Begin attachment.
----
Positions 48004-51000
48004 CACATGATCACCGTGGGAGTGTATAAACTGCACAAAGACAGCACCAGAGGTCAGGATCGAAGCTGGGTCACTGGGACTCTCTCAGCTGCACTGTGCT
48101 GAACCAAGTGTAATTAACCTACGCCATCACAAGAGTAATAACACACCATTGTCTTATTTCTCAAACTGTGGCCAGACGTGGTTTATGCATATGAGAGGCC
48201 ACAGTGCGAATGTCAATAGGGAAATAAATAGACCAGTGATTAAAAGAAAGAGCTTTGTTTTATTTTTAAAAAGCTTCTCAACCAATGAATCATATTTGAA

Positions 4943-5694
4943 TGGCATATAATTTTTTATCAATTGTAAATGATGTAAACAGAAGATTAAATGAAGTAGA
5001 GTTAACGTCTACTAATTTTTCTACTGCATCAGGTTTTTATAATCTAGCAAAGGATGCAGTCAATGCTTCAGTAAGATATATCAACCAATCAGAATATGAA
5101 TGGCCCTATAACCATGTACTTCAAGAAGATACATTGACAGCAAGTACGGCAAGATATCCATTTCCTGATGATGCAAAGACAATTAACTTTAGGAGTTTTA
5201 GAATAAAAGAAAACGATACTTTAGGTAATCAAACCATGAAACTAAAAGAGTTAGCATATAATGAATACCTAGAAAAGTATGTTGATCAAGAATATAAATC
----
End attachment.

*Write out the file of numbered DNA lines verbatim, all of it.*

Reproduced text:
Positions 48004-51000
48004 CACATGATCACCGTGGGAGTGTATAAACTGCACAAAGACAGCACCAGAGGTCAGGATCGAAGCTGGGTCACTGGGACTCTCTCAGCTGCACTGTGCT
48101 GAACCAAGTGTAATTAACCTACGCCATCACAAGAGTAATAACACACCATTGTCTTATTTCTCAAACTGTGGCCAGACGTGGTTTATGCATATGAGAGGCC
48201 ACAGTGCGAATGTCAATAGGGAAATAAATAGACCAGTGATTAAAAGAAAGAGCTTTGTTTTATTTTTAAAAAGCTTCTCAACCAATGAATCATATTTGAA

Positions 4943-5694
4943 TGGCATATAATTTTTTATCAATTGTAAATGATGTAAACAGAAGATTAAATGAAGTAGA
5001 GTTAACGTCTACTAATTTTTCTACTGCATCAGGTTTTTATAATCTAGCAAAGGATGCAGTCAATGCTTCAGTAAGATATATCAACCAATCAGAATATGAA
5101 TGGCCCTATAACCATGTACTTCAAGAAGATACATTGACAGCAAGTACGGCAAGATATCCATTTCCTGATGATGCAAAGACAATTAACTTTAGGAGTTTTA
5201 GAATAAAAGAAAACGATACTTTAGGTAATCAAACCATGAAACTAAAAGAGTTAGCATATAATGAATACCTAGAAAAGTATGTTGATCAAGAATATAAATC